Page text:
We pray that God will provide for our daily needs, bread being the basic food which sustains our physical life, so we are asking God to supply for us as He did for the people of Israel when in the wilderness and He sent manna from heaven. This reminds us of our dependence on God and approach each day as a separate entity in our life.

We recognise God’s grace as we seek forgiveness for the debt we owe to God for sinning, and lay our sins on Jesus Christ. The Bible states ‘there is no one righteous, no not one, we all fall short of the glory of God’, so here we confess we are in fact sinners. There is the need to forgive those who offend us, forgiving the person not the sin, for only God can do that. This is a hard call for many people and even harder to put into practice. It is important to remember that the word ‘sin’ has a far greater meaning than just sexual matters, which people usually have solely in mind.

Finally, we plead with God to so order our lives that we do not face temptation beyond our ability to resist. God will never lead us into temptation, but we face this every day of our lives and will do so as long as we live on this earth. At this point we also want Him to protect us from evil which abounds so much all around us, and so order our lives that we may not be faced with anything we cannot bear.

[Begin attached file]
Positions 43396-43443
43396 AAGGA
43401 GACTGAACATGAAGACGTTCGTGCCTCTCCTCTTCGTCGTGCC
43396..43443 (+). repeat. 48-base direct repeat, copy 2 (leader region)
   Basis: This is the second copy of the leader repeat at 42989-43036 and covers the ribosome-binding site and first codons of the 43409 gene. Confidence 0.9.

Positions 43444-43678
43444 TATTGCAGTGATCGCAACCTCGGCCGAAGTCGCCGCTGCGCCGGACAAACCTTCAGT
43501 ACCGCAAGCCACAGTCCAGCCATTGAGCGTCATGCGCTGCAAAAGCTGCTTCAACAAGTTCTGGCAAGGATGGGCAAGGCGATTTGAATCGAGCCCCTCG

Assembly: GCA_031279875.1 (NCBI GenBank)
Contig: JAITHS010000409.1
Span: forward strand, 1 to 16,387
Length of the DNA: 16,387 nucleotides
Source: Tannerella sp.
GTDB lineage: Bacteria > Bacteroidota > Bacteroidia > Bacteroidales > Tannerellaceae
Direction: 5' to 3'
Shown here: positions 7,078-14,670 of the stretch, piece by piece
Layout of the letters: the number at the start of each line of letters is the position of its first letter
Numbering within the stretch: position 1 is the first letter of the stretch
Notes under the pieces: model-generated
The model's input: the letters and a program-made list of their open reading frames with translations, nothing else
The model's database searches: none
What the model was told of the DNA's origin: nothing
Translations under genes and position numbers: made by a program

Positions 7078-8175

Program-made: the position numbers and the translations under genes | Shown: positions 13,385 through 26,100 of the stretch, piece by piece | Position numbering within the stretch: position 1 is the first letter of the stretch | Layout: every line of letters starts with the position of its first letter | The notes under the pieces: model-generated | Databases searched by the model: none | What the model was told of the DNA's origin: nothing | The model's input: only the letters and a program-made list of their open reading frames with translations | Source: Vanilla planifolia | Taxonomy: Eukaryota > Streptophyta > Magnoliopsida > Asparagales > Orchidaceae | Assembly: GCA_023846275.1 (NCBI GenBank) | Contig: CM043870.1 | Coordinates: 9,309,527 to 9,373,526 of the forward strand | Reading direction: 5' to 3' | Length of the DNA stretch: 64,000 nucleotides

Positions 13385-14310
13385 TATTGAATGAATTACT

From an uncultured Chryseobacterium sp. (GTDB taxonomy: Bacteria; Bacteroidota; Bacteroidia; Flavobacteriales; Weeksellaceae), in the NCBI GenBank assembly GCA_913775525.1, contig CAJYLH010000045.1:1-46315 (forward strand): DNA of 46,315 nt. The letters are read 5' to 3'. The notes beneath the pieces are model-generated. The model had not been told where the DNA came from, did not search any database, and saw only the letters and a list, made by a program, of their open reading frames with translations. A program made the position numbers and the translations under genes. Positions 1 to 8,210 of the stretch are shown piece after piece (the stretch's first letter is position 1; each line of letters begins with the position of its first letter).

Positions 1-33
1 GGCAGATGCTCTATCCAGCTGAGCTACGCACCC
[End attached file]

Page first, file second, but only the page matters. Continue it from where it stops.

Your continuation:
The words of this prayer have passed over our lips many times. How many who recite it, sometimes automatically, really desire is petitions to be granted. Do we really see God as our Father and truly care for His will and name, and wish for the kingdom to come.

This prayer is read at almost every funeral service and said by people who have little if any religious faith and do not appreciate its wonder or meaning. The prayer is factually for believers who are entitled to call God ‘Father’, for Jesus stated no one can come to the father except through me.

Jesus went on to give a parable. In Palestine travellers often travelled late in the day to avoid the heat. Jesus tells of one traveller who arrived at his friend’s home at midnight and put his friend at an embarrassment.

In the East hospitality was a sacred duty, it was not sufficient to give a basic meal; the guest had to be given a full spread. Bread was baked at home because if it was kept it would go stale and be uneatable. The late arrival meant the householder had en empty larder and could not therefore fulfil his obligation of hospitality. He went out and asked a neighbour to help but no one would normally knock on a door which was shut for that was an indication that the householder did not want to be disturbed.